Changes in tax law may affect Indiana couples seeking a divorce in the year to come, especially those with significant assets to divide. Almost everyone faces extra expenses during and after a divorce, but the tax consequences of the end of a marriage can last for years to come. For couples who have a significant difference in income or have been married for a long time, spousal support can be an important part of the divorce agreements. This is especially true when one spouse has given up their career aspirations to support the other spouse or raise the children of the family.
For decades, alimony payments have been tax deductible by the payer and taxable to the recipient. The tax deduction can be significant, especially for couples with a large income and substantial assets. On the other hand, the recipient spouse pays taxes at his or her lower tax bracket. This results in an overall tax savings for the couple. In addition, the tax deduction has been key in reaching divorce settlements that include generous spousal support provisions.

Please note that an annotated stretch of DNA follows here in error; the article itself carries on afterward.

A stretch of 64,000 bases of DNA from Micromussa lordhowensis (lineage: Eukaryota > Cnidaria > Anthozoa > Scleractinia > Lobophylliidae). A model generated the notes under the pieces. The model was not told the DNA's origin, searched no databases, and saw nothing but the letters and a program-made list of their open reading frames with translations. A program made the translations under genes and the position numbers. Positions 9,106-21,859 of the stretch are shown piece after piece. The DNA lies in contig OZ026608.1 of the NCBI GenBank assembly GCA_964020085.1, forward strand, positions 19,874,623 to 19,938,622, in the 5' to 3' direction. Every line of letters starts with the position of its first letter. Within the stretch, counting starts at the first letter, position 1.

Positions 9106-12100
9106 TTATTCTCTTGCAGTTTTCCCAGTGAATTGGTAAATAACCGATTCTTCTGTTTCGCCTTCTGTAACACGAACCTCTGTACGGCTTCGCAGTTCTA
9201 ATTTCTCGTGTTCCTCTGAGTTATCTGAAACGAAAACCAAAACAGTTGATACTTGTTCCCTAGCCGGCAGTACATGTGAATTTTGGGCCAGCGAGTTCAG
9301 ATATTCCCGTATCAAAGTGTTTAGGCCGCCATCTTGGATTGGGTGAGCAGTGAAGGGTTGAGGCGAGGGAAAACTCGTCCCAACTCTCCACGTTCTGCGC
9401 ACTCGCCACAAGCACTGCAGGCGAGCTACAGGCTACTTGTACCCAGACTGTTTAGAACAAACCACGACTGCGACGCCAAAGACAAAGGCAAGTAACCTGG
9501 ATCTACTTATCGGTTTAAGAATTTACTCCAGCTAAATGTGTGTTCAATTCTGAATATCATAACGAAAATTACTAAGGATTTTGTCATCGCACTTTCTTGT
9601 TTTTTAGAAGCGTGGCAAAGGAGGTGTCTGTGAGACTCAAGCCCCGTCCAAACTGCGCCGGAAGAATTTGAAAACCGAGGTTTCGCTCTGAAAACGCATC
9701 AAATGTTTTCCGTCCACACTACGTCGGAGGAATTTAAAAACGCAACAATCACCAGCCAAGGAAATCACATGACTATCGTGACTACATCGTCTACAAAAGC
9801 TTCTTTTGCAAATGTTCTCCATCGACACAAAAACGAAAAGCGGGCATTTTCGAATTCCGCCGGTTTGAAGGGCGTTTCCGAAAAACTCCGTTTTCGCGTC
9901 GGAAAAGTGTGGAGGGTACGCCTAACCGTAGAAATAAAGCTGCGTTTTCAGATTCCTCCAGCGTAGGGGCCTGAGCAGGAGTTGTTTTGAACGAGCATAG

However, one element of the Tax Cuts and Jobs Act passed in December 2017 will be effective starting with the new year in 2019. These changes will impact people who finalize their divorces after Dec. 31, 2018. Under the changes, alimony payments will no longer be tax deductible for the payer. In addition, the recipient will get the funds tax free. Far from a boon to the recipient, however, these policies are expected to lead to significantly reduced spousal support payments.
An individual who is considering divorce can work with a family law attorney. Legal counsel could provide advice and representation on the various divorce-related issues, including complex property division and spousal support.